UAB to participate in the synthetic biology competition at MIT
Un equip de la UAB, al concurs de biologia sintètica del MIT 23.09.2009 Research  -  A team of 8 students - five from UAB, one from University of Santiago de Compostela and two from University of Granada - coordinated by lecturers Juan Antonio Baeza Labat, Joan Albiol Sala and Pau Ferrer Alegre from the Department of Chemical Engineering will be participating in the 2009 edition of iGEM, the prestigious synthetic biology competition organised by MIT (Massachusetts Institute of Technology). It is the first project by a university in Catalonia to enter this competition. The students are working on the development of a biosensor to control the quality of water treatment processes.

The best universities around the world participate in this annual competition in which students are given four months to design and build an innovatively functional biological system using recombinant DNA techniques and explaining its functions through mathematical models. MIT sends each of the participants one of its BioBrick (DNA sequences of defined structure and function) libraries, which can be combined - or can incorporate new ones - in order to introduce new biological functions according to the device being developed.

The project, which will be presented by UAB lecturers and students, aims to develop a synthetic genetic system that operates as a biosensor that detects trihalomethanes (THM). Trihalomethanes are byproducts and appear in the water treatment process when chlorine is added. These byproducts are formed when organic matter found in water reacts with the chlorine used as a disinfectant. These elements have been classified as carcinogenic and teratogenic and can have adverse effects during pregnancy. Their harmful effects have made it necessary to pass laws limiting the amount of these substances found in drinking water to a maximum of 100 µg/L, which has meant that millions of euros have been invested in constructing additional systems at different water treatment plants.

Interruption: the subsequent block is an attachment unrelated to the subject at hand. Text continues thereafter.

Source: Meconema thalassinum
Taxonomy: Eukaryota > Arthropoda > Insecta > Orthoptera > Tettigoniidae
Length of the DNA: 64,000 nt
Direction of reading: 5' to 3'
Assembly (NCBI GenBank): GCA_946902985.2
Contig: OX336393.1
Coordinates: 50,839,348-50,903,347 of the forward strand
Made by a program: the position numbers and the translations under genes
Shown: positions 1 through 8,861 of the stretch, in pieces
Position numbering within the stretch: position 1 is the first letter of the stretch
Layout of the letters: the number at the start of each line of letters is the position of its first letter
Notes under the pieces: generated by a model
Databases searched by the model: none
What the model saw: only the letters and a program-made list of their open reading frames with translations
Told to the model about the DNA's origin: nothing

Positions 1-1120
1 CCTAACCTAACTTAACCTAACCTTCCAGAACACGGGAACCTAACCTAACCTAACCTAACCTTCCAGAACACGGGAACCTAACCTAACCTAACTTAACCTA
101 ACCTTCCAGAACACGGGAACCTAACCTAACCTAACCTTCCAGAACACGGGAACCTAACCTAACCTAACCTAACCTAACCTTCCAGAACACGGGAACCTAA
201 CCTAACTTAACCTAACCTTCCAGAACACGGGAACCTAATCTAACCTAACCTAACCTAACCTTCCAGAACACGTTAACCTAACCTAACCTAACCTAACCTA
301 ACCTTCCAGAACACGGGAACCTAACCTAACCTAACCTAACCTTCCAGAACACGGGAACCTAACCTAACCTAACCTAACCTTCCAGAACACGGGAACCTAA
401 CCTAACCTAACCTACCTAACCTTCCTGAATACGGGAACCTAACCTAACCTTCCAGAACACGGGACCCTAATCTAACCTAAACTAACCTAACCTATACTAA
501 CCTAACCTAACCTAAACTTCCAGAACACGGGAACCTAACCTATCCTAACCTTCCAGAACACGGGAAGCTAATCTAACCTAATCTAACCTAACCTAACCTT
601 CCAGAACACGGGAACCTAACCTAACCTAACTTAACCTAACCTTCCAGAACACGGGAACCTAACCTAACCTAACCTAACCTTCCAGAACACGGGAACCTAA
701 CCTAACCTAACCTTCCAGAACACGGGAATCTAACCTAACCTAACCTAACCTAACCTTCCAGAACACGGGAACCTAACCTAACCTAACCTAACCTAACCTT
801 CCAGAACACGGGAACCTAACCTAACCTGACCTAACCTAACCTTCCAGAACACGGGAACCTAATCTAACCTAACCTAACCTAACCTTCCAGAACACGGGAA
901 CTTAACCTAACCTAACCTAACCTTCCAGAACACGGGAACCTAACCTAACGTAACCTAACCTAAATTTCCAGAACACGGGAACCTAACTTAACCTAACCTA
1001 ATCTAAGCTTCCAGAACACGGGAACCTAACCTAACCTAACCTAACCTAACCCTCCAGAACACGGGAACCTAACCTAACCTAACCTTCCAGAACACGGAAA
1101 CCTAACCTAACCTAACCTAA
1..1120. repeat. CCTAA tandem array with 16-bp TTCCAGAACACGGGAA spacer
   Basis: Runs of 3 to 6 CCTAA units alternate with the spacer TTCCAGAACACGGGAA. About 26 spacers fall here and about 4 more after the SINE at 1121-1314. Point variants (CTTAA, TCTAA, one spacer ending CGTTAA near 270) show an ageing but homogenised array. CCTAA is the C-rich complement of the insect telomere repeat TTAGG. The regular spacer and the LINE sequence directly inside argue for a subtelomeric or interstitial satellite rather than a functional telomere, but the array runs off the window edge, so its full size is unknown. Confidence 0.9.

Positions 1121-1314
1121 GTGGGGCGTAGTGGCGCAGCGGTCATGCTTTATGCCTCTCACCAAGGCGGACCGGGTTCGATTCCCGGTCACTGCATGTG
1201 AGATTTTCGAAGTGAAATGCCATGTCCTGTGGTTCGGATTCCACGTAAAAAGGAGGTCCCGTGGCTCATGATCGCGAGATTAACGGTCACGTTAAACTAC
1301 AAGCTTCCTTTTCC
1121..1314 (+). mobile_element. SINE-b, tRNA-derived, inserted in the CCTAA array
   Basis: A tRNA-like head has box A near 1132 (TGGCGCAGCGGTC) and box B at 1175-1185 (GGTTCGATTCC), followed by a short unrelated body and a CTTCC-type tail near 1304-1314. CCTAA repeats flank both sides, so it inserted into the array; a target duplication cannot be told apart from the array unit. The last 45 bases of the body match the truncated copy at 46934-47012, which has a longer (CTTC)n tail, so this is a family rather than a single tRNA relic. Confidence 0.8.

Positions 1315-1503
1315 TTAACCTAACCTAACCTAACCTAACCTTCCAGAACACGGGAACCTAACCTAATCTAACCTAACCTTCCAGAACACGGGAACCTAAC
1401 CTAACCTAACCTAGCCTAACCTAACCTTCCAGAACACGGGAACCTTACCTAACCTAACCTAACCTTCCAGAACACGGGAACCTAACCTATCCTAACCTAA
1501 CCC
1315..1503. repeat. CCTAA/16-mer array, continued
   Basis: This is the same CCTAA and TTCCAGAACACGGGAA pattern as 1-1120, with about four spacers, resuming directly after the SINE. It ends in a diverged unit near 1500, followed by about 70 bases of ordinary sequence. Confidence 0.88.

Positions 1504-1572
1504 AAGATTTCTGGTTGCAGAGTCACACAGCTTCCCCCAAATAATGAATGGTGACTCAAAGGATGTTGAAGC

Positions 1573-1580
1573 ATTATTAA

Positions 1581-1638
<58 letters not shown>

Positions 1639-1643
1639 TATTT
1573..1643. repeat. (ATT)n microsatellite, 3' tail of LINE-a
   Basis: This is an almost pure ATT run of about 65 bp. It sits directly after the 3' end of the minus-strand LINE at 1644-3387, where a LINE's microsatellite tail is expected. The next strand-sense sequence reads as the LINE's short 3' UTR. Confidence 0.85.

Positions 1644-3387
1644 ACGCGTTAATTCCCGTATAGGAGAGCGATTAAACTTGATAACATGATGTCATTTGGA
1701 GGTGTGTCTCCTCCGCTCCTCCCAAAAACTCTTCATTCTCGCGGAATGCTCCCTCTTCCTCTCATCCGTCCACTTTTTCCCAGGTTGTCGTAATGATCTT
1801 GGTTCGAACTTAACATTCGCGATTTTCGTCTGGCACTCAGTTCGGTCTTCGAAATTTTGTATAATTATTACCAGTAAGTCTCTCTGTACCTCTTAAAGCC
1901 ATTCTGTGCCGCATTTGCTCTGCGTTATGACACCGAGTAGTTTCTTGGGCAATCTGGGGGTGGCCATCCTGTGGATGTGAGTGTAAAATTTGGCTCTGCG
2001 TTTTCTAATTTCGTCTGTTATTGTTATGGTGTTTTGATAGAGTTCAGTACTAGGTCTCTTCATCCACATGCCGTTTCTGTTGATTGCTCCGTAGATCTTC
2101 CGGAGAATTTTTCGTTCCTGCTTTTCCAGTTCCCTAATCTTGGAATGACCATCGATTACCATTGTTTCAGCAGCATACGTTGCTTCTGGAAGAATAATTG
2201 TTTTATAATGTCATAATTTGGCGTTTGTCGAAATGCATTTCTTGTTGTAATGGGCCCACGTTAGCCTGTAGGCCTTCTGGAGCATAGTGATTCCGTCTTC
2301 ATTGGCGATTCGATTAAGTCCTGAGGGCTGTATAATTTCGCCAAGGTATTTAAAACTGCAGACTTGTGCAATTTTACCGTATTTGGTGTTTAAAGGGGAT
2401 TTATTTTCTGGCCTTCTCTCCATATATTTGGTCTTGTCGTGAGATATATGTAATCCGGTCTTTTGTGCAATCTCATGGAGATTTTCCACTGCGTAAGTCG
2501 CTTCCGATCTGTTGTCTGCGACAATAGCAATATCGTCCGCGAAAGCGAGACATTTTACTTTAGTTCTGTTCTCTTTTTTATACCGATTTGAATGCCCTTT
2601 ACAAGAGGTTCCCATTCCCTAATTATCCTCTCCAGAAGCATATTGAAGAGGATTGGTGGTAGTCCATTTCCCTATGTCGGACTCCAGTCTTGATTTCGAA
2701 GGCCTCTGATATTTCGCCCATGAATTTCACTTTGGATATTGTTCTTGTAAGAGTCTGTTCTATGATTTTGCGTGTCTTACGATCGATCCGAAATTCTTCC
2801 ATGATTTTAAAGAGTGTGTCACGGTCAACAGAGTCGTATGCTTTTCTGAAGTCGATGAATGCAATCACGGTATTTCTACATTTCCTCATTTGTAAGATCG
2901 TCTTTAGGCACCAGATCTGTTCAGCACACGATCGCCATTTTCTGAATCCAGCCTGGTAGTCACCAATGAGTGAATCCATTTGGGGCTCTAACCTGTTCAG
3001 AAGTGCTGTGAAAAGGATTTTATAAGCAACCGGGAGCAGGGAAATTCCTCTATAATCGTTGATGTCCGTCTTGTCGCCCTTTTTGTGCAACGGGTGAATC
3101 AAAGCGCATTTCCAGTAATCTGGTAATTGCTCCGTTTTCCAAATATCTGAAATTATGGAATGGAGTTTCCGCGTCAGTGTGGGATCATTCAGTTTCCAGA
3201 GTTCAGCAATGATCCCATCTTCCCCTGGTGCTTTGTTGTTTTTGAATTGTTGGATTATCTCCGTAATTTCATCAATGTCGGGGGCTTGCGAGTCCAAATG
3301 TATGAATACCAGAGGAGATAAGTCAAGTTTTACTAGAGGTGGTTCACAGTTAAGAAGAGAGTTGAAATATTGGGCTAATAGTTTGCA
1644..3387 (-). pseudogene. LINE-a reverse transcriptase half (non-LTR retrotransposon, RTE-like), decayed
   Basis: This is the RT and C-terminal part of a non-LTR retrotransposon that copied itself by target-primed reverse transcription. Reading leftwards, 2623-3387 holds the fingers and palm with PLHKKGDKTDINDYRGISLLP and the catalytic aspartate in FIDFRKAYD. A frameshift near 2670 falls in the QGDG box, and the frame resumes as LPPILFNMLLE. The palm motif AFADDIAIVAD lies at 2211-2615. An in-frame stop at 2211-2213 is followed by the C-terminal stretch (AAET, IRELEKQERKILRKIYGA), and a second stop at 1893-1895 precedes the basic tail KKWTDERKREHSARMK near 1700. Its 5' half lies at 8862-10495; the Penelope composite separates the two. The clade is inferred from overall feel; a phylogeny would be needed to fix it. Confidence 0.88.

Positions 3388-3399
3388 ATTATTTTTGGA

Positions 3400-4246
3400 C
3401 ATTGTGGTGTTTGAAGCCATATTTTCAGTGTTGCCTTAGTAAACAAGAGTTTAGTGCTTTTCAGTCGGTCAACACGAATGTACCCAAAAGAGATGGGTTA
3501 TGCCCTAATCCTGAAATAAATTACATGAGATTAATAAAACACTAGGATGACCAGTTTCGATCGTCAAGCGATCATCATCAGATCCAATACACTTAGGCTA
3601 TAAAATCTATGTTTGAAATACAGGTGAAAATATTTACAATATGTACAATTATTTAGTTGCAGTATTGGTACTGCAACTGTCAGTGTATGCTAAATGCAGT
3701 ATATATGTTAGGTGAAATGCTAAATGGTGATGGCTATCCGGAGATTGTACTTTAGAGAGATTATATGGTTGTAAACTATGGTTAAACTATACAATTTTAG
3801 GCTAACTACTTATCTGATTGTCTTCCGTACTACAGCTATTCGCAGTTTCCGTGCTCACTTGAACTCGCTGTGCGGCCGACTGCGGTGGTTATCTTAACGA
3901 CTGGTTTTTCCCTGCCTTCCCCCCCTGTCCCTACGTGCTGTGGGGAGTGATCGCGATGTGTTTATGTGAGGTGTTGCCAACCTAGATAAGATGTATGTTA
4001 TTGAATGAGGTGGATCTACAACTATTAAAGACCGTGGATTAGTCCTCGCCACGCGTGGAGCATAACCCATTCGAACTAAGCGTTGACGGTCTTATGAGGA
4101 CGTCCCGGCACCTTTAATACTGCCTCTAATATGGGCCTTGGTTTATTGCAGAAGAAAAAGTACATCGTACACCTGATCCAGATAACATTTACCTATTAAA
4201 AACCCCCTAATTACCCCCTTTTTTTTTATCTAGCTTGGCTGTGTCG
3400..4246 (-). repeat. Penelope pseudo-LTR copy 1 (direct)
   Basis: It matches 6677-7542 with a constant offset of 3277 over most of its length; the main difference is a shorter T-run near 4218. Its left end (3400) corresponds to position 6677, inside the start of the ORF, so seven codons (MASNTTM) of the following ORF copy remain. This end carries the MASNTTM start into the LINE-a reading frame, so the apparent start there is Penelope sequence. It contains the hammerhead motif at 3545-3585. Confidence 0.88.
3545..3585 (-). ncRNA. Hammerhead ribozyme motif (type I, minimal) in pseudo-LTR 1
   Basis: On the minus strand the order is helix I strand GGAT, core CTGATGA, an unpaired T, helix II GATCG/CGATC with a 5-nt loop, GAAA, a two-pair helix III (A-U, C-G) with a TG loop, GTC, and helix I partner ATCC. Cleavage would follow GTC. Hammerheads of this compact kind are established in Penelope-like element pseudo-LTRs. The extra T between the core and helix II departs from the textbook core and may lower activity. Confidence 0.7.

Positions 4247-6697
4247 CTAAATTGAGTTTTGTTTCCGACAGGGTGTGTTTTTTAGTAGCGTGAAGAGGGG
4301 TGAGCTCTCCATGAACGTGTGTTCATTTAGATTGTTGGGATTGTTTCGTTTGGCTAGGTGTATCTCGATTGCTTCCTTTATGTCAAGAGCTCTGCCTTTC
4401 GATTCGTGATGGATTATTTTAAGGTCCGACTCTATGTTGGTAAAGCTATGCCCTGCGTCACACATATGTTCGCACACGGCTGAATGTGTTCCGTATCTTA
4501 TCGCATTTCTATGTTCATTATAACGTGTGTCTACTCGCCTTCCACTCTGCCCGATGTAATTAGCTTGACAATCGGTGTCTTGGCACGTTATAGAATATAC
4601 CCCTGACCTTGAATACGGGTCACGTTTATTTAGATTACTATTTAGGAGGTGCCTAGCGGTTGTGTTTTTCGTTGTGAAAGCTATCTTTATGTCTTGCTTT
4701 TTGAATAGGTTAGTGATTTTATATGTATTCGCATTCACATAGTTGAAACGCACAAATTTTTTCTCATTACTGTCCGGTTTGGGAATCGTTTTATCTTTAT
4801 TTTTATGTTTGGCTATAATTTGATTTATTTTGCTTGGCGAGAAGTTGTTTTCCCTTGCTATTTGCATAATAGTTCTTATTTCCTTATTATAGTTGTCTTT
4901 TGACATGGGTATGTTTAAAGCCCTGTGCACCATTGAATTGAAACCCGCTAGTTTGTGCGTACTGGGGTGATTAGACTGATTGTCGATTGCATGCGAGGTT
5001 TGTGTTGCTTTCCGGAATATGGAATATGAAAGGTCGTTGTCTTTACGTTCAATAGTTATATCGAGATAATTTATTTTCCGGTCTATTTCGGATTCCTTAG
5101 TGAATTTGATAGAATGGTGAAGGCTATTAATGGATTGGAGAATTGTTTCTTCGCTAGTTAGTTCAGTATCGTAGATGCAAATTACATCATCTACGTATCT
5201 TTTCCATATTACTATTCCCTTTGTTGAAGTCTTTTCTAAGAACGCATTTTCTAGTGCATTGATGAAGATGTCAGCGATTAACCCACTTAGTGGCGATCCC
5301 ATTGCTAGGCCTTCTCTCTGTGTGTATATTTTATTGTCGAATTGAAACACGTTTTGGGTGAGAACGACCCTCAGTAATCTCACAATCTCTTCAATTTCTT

The analysis of trihalomethanes requires advanced analytical techniques which are not always available. That is why students at UAB have proposed to create a biosensor with which to detect thes substances. To achieve this they first designed a computer model of the genetic elements to be introduced into a microorganism in order for it to function as a trihalomethane biosensor. Once the theoretical validity is demonstrated on the computer, students will need to continue with the real implementation of the device by using one of the model biological systems available for their practical demonstration of its viability.

The project currently is being carried out at the Department of Chemical Engineering of the University, which has provided the necessary material and equipment for this research project. The UAB Vice-Rectorate for Research has also contributed with funding for the project.

At the end of October, the research group will travel to MIT in Boston to present their project. The only other group from Spain to have participated in iGEM was a research group from Valencia (UV-UPV).

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